Geingob explains Free Trade Area history

09 Jul 2019 17:30pm
WINDHOEK, 09 JUL (NAMPA) – Southern African Development Community (SADC) Chairperson, Hage Geingob, explained that the Free Trade integration in Africa was longed for before the African Union (AU) was formed.
In an interview with Nampa on Monday, Geingob explained that before the AU was established in 1963, there were two groups; one which was progressive and radical led by Founding President of Tanzania, Julius Nyerere, and the other led by Ghana's first President, Kwame Nkrumah, which advocated for a solitary African government.
“Nyerere was saying they should go slowly and first deal with the regions, integrate and harmonise through the regional approach,” Geingob added.
This led to the establishment of Regional Economic Communities (RECs), which was the approach that Africa ultimately took.
RECs are regional groupings of African countries to facilitate regional economic integration which are SADC, Arab Maghreb Union (UMA), Common Market for Eastern and Southern Africa (COMESA), Community of Sahel–Saharan States (CEN–SAD), East African Community (EAC), Economic Community of Central African States (ECCAS), the Economic Community of West African States (ECOWAS) and the Intergovernmental Authority on Development (IGAD).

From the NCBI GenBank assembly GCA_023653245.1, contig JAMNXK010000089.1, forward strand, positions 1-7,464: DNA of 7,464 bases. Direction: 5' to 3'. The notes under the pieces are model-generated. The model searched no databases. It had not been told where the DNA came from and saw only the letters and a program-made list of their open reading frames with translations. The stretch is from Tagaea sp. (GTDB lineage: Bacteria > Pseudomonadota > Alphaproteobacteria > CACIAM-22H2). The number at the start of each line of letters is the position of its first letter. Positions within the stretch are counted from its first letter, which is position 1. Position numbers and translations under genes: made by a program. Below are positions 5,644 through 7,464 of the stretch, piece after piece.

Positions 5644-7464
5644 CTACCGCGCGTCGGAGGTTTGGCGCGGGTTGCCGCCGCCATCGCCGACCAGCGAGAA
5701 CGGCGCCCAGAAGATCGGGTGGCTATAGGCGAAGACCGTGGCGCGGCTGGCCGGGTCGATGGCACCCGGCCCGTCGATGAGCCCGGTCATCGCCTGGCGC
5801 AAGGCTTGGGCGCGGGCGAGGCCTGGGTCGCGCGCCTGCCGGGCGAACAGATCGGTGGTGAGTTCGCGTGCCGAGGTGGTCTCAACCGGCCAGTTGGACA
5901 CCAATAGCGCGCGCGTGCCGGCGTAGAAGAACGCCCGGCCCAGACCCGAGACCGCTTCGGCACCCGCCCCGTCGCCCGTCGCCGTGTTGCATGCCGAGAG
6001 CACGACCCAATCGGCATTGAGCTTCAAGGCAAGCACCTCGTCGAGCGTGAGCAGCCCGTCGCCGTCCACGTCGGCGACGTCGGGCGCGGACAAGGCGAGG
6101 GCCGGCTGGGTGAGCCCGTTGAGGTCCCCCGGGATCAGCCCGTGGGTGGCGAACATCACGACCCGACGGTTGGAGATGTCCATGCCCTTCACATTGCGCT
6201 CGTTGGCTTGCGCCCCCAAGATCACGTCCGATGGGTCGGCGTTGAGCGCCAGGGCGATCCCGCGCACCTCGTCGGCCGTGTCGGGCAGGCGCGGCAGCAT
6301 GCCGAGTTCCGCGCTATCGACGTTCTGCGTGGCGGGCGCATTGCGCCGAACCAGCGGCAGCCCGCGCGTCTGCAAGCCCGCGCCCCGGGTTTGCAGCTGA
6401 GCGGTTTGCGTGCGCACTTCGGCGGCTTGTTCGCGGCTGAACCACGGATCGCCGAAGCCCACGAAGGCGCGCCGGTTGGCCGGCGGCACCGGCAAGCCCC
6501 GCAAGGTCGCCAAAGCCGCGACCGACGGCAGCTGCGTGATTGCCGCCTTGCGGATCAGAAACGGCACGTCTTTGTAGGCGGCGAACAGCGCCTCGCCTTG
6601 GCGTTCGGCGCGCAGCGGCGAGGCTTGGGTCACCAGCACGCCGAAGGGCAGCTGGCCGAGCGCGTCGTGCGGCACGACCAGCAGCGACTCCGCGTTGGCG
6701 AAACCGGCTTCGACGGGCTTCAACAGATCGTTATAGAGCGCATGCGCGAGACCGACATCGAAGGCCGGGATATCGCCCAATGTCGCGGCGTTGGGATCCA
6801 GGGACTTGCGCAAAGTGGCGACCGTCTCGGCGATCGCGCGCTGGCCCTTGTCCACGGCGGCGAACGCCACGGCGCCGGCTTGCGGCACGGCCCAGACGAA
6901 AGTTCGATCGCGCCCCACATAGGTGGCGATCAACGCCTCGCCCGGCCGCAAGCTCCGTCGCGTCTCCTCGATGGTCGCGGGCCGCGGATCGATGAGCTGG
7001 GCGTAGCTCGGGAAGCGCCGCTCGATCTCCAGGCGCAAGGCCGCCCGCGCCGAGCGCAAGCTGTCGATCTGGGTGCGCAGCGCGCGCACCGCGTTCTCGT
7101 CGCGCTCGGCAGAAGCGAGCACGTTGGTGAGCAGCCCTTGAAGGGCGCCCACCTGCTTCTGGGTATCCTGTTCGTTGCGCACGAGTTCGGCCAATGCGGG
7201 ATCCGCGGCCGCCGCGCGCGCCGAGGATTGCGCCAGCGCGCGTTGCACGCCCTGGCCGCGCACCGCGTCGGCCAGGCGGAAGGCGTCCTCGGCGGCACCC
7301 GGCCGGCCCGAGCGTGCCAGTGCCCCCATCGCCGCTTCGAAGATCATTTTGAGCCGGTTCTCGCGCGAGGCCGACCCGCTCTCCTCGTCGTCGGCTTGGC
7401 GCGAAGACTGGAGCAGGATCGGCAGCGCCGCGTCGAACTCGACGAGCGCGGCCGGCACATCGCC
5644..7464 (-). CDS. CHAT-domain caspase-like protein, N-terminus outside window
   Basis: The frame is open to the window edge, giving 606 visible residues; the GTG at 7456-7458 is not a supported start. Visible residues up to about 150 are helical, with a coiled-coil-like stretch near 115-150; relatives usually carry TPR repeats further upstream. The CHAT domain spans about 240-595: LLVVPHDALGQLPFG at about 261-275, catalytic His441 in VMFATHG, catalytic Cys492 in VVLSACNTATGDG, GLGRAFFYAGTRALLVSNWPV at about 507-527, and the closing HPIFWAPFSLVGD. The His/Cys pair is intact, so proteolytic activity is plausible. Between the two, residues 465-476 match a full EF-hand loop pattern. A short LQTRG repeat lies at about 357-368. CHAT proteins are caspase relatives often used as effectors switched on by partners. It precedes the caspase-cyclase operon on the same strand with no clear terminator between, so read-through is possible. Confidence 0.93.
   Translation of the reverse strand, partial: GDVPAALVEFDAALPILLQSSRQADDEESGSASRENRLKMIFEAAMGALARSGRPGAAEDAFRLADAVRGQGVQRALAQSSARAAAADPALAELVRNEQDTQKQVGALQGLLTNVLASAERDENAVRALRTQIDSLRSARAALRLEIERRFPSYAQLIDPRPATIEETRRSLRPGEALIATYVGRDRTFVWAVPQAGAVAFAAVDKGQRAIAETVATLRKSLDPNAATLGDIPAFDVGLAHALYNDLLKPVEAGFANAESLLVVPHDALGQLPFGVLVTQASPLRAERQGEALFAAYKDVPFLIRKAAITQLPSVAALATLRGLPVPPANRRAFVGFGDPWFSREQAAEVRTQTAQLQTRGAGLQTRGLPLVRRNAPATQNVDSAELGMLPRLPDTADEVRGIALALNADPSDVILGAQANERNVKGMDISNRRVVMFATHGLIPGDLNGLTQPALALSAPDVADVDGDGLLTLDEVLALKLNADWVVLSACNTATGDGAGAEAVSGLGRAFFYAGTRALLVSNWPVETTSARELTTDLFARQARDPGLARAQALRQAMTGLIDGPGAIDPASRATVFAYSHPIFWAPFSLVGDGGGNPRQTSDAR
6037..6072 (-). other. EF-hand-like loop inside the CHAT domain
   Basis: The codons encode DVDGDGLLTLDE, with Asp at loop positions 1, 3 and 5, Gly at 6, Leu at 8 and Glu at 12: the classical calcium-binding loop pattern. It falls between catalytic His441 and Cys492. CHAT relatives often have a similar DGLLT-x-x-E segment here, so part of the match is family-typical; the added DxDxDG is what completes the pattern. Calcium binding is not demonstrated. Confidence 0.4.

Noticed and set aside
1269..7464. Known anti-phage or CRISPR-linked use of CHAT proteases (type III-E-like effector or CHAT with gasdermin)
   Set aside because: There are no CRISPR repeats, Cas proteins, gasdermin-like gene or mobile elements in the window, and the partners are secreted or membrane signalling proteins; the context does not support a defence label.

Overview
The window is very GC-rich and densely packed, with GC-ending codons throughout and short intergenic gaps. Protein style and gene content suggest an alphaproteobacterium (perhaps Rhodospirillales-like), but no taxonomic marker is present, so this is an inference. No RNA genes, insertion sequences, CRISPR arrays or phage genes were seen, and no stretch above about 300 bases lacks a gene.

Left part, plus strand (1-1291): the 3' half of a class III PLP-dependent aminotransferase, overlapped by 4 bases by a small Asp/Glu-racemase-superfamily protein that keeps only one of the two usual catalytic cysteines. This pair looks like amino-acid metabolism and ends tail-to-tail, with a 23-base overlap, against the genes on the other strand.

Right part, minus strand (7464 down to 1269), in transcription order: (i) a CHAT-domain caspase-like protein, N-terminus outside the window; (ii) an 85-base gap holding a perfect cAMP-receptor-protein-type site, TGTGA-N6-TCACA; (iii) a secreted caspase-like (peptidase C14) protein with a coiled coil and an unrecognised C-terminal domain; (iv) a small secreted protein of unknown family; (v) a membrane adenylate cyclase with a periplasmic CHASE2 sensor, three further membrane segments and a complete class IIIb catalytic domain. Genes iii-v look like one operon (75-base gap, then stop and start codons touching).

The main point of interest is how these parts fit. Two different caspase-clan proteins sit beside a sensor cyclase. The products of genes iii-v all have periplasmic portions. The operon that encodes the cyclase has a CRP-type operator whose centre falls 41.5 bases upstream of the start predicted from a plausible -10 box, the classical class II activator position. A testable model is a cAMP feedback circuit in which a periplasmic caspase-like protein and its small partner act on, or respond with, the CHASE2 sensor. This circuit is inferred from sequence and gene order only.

He then said at the first mid-year coordination AU meeting held in Niger on Monday, the individual regions reported back on their regional integration in terms of establishing a free trade area, which Geingob said was successful.
SADC launched its Free Trade Area (FTA) in August 2008 which has led to an increase in intra-regional trade to above 22 per cent of the regional GDP compared to the pre-FTA era of 16 per cent.
Also, the region also adopted and implemented the SADC Industrialisation Strategy (2015-2063) and Roadmap with its action plan (2015-2030) to facilitate technological and economic transformation.
During the meeting, Geingob also listed the burning concerns towards attaining regional integration.
“Some of the plans and commitments are either unrealistic or not fully owned by the Member States (MS). This negatively affects the implementation of the plans and the ultimate realisation of the set milestones,” Geingob reported.